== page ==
Ten days A.T. (after Trump), it’s still somewhat hard to grasp the enormity of what U.S. voters have done. The week and a half since Trump’s upset victory has been filled with think pieces and post mortems trying to dissect what went wrong, and who’s to blame. Is it white women, who voted for Trump at about the same rate they voted for Mitt Romney? Is it Latinx voters, who were “supposed to” turn out in much greater numbers? Is it vote suppression, racism, misogyny, the fact that no one believed this could really happen?
Right now, as far as we’re concerned, none of that matters* nearly as much as this question: What does the future look like under President Trump? This isn’t a rhetorical question anymore, or the headline for a think piece. This is real life, and Trump is starting to provide some answers. Since his election, the ex-reality TV show host has appointed a white nationalist anti-Semite as his strategic advisor, nominated an anti-immigration senator who believes “Islam is a political ideology” as attorney general, and indicated his commitment to overturn both the Affordable Care Act and Roe v. Wade as quickly as possible. (Trump has promised to appoint “pro-life” justices who will ensure that repeal of Roe “will happen, automatically.”)
Post-Roe (we can’t believe we’re writing those words either), Trump suggested, people seeking abortion “will have to go to another state”–suggesting that abortion will merely become somewhat less convenient for women to obtain. Although many women already do cross state lines for abortion care thanks to state laws that make abortion much less accessible in places like Texas and Indiana (thanks, Mike Pence!), it’s disingenuous to suggest that traveling long distances for medical care is a solution to the problem of access. Trump may be able to hop in his gold-plated private plane (and, soon, Air Force One) to travel quickly across the country, but for most women, long-distance travel involves taking time off work, making arrangements for family obligations, and spending money they can’t afford on gas and motel rooms just to access a basic medical service.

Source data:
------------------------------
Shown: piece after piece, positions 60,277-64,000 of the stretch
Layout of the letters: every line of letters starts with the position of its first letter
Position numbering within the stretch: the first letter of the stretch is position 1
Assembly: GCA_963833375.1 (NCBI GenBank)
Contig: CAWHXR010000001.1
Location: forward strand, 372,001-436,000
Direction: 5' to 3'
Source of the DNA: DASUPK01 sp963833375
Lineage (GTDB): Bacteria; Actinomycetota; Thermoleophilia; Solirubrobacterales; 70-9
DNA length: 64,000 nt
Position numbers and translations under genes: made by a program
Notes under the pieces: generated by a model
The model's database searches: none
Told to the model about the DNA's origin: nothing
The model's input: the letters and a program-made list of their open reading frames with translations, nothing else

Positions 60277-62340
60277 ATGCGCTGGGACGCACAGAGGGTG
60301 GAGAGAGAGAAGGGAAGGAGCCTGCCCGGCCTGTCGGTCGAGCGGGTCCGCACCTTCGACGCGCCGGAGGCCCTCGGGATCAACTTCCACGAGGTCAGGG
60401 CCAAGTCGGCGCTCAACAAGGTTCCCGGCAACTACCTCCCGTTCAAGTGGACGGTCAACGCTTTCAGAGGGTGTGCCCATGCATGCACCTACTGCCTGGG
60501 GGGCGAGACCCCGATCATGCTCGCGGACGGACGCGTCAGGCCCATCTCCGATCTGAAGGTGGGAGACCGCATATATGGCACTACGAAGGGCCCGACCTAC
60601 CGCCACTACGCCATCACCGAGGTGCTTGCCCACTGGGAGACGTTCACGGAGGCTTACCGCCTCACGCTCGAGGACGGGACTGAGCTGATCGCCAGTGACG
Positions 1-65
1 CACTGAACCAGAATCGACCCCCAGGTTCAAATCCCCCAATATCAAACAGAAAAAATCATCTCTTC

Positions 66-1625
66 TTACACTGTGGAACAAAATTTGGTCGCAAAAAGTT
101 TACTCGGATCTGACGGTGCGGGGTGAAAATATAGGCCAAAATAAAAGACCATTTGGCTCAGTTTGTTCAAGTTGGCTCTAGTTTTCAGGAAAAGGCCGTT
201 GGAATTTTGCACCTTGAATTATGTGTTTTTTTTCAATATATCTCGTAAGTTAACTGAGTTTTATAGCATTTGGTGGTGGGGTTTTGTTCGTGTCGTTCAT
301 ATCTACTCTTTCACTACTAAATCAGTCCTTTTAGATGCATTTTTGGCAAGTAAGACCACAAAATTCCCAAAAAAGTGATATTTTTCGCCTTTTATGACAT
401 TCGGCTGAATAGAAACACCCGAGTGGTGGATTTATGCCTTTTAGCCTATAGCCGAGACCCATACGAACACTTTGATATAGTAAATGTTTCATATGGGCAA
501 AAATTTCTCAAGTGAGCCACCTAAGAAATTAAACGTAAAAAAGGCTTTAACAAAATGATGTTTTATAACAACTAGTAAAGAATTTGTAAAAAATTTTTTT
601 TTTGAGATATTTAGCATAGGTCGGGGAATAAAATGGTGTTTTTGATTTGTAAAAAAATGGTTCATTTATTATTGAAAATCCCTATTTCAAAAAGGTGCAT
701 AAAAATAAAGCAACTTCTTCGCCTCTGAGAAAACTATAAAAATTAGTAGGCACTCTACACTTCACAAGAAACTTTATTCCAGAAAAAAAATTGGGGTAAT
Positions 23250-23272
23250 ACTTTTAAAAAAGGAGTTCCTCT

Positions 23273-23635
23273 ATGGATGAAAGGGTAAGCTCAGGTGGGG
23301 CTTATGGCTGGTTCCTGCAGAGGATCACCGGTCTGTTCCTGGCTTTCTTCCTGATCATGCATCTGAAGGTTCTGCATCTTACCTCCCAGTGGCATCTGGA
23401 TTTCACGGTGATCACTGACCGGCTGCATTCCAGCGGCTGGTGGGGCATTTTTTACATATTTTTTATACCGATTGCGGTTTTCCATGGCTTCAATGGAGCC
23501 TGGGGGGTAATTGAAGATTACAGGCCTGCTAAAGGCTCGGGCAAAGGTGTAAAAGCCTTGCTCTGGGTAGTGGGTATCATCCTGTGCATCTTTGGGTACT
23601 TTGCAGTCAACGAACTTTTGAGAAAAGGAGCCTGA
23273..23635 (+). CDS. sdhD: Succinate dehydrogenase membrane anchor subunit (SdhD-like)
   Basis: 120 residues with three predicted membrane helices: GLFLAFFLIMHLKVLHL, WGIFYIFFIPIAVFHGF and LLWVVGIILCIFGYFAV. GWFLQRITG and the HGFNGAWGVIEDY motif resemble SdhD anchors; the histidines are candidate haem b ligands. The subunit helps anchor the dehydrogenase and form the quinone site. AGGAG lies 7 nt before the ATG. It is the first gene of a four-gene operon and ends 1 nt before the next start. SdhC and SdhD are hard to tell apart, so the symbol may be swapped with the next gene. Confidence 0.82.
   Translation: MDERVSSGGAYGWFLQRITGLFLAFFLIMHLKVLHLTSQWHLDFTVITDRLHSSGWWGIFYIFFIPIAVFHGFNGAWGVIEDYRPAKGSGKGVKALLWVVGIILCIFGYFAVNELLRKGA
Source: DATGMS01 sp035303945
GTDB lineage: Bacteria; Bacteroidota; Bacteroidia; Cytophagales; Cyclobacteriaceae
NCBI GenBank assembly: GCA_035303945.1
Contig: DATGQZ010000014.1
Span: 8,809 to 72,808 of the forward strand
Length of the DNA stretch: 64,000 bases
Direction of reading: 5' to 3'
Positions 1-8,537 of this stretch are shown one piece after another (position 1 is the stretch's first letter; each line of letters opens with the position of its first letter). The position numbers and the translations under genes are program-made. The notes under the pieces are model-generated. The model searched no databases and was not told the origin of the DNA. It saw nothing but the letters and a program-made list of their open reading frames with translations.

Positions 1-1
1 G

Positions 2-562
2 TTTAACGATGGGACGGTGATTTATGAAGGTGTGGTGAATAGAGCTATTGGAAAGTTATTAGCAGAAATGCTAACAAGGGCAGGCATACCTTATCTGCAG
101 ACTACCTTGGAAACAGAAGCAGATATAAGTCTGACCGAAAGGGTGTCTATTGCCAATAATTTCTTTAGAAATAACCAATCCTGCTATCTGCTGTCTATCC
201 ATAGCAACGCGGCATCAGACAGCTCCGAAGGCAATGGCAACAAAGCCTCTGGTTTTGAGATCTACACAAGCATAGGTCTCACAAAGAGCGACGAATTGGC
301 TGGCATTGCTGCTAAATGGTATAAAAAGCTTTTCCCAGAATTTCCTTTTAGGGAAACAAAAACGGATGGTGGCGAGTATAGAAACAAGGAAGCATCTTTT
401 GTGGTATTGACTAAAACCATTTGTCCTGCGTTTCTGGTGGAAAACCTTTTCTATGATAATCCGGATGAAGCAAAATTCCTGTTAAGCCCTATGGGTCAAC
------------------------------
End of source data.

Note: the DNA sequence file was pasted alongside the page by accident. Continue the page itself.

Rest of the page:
Even if you happen to live in one of the states, like Washington, where the right to choose is protected by the state constitution, you can’t afford to be complacent. Trump and his virulently anti-choice vice president, Pence, have pledged to support nationwide legislationthat would ban all abortions after 20 weeks, and there is no reason not to take them at their word. If such legislation passes, and is upheld by the Supreme Court, no state–including Washington–is safe. A national personhood law, or even a 20-week ban, would put millions of women’s lives and health in danger. No one, not even those of us in comfortably blue states, will be exempt if that worst-case scenario comes to pass.
Here’s some more news on reproductive rights, and women’s rights, from Week 2 A.T.
The radical anti-choice group Operation Rescue “could not be happier” with Trump’s pick for attorney general, Jeff Sessions.
Trump’s election raises fears of increased violence against women.
Anti-abortion House panel seeks to double budget.
The only time AG nominee Jeff Sessions voted to expand health care: When he pushed to provide health care to fetuses at the expense of the women carrying them.
Fewer women of reproductive age were uninsured in 2015; that will change if Trump successfully repeals the Affordable Care Act.
* Although if you’re going to read one more election analysis from this week, make it this one.